Shortly after the Inauguration, The Federalist posted an article declaring Donald Trump the type of president a postmodern America should produce. In this piece, the author promoted Trump as an anti-hero, a truth-teller who exposed the hypocrisy of politicians on both the right and the left. This statement may have elements of truth; however, that truth is built on a faulty premise. There are many misconceptions about postmodernism. For many who have heard of the term, the idea boils down to the idea that people who subscribe to postmodernism do not believe in absolute truth and all truth is relative. The author of the post falls prey to this lack of nuance. He describes postmodernism as the “common presumption that all truth is relative, morality is subjective, and therefore all of our individually preferred “narratives” that give our lives meaning are equally true and worthy of validation.” He goes on to assert that the postmodern man “believes in nothing and values nothing.”
These descriptions of postmodernism lack detail, structure, and subtlety. Although postmodernism does by its very nature defy definition, it does not mean that it cannot be pinned down in certain ways. A better meaning for the concept comes from Dr. Barry Harvey. He defines postmodernism as “A style of thought which is suspicious of classical notions of truth, reason, identity, and objectivity, of the idea of universal progress or emancipation, of single frameworks, grand narratives or ultimate grounds of explanation.” Moreover, contrary to popular opinion, there are principles that the postmodern mindset values, and some of those principles find commonality in the Christian ethos. In particular, these principles are truth, freedom (or free will), and community.
It must be strange to come to the realization that postmodernism believes in truth. There is a belief that truth exists. The problem is not whether truth exists but whether we can trust ourselves to fully determine it. That is why postmodernism is often defined by the belief that truth is subjective. The real concern is not the claim of absolute truth, but the claim of absolute knowledge. Of course, Christianity is also concerned with the truth and believes that it can provide answers. The Bible describes truth as a requirement to be in the presence of God (Psalm 15:1,2). Of course, the Messiah is also described “full of grace and truth.” Finally, Paul advocates speaking the truth in love as an element of spiritual maturity. This concept is not far from the authenticity that postmodernists seek.
From the perspective of the individual, both Christians and believers in postmodernity emphasize freedom and free will. Postmodernists believe that their identity does not have to be rigid and that the story of the individual is of utmost importance. In order for a person to determine what is true they must have the freedom to search and discover and the free will to act on what they believe. The same is true for the Christian. Each Christian makes the decision to be a disciple of Christ, and must have the free will to make that decision and the freedom to live it out from day to day. So in Galatians Paul talks about freedom as the goal of the Christian experience when he writes, “It was for freedom that Christ set us free; therefore keep standing firm and do not be subject again to the yoke of slavery.” (Galatians 5:1)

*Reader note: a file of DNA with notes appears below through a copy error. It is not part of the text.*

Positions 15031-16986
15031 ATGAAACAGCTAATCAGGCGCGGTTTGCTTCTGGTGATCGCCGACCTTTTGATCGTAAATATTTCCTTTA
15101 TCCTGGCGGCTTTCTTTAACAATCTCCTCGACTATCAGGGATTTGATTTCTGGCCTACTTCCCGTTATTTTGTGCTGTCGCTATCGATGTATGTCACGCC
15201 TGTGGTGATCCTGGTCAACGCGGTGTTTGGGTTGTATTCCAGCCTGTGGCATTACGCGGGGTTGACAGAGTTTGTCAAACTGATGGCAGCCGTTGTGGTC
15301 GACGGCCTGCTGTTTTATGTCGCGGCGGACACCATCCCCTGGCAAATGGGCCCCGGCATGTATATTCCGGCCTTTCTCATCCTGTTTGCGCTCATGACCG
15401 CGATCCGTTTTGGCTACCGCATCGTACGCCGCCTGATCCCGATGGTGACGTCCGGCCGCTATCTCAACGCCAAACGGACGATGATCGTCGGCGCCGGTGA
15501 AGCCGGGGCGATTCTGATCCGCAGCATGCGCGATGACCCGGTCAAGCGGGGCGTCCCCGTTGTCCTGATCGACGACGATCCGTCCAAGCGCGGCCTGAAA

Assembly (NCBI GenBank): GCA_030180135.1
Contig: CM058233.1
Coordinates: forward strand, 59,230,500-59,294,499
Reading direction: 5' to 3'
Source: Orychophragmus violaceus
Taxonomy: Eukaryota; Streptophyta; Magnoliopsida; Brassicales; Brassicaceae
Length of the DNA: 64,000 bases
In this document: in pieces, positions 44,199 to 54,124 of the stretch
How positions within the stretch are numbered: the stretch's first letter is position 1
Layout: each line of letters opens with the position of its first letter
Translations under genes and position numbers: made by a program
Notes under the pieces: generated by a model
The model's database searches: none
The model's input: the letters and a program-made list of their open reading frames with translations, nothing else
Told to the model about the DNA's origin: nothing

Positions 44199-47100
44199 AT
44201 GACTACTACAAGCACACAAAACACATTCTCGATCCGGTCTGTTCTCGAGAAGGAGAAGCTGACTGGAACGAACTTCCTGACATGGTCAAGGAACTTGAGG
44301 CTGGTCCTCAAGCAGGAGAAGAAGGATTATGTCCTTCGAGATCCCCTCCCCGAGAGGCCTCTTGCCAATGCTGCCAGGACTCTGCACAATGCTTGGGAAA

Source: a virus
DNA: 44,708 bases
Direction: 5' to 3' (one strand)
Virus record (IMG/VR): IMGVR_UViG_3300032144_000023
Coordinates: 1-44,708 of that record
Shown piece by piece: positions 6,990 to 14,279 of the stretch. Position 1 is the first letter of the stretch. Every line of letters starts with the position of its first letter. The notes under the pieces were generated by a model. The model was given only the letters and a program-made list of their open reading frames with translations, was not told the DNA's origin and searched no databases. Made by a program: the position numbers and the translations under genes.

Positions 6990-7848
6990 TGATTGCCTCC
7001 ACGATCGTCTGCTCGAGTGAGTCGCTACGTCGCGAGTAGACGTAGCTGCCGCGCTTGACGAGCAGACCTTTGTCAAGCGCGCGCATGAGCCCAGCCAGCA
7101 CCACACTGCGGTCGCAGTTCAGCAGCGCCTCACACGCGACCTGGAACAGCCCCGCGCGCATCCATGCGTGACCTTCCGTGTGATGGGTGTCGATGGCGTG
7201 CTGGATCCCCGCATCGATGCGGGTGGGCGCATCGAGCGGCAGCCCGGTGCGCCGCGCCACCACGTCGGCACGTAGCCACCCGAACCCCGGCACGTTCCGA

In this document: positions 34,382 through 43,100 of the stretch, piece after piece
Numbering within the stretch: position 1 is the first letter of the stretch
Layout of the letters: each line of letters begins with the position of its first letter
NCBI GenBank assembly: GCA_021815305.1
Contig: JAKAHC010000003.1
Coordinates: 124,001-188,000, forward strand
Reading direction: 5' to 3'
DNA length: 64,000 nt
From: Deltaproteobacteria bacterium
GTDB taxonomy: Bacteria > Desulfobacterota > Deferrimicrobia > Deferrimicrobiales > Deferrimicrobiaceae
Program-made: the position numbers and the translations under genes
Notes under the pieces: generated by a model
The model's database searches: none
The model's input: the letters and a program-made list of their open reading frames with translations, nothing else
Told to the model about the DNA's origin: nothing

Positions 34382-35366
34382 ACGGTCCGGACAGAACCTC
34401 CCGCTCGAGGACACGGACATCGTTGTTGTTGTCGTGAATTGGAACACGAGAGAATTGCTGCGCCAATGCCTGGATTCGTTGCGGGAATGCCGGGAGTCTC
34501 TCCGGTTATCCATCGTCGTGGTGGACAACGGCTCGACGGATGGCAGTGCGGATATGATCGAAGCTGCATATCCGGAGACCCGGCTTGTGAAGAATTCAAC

Finally both Christians and postmodernists are concerned with the idea of community. For the postmodernist, community is rare, precious, and elusive. However, it is the very concept of community that drives the postmodern focus on pluralism. Community also is a central factor in postmodernism’s de-emphasis on individual belief. For the postmodernist, differences of belief should not stand in the way of forming community. For the Christian, the biblical record is replete with the concept of community. The entire Old Testament can be read as the story of God’s striving with one particular, diverse community. Every New Testament epistle is the record of love and concern sent to nascent communities learning to navigate a new, freely chosen lifestyle. The centerpiece of the New Testament is the advent of Jesus Christ, who sought to establish a new community that was not of this world.
Anecdotally I find that Christians describe postmodernism as a pejorative. As a community we bemoan the old days where people believed in something and truth was stable and known. I do not believe that living in a postmodern world is a negative. Instead I see it as a great opportunity. It is not that the postmodern mind rejects truth, it is just that the truth has to be accepted on individualistic terms. In other words, Christianity no longer has culture to rely on to do the hard work of laying the foundation by which people will come to accept religious claims. Instead, if Christianity is going to thrive in this era, above all, we will have to learn how to speak the truth truthfully. Our beliefs are no longer assumed; our ideas will not be accepted without challenge. We will have to work harder and be more accommodating. We will have to talk about faith as what it really is – a set of beliefs as opposed to a set of facts. We will have to present ourselves as what we really are (or at least should be), people who continually seek truth, not people who are arrogant enough to believe we found it all.
Jason Hines is a former commercial litigation attorney who left the legal profession to become an academic. Now armed with a Religion degree from Andrews University and a PhD in Religion, Politics, and Society from the J.M. Dawson Institute at Baylor University, he teaches religion, law, and ethics classes at Adventist University of Health Sciences in Orlando, FL.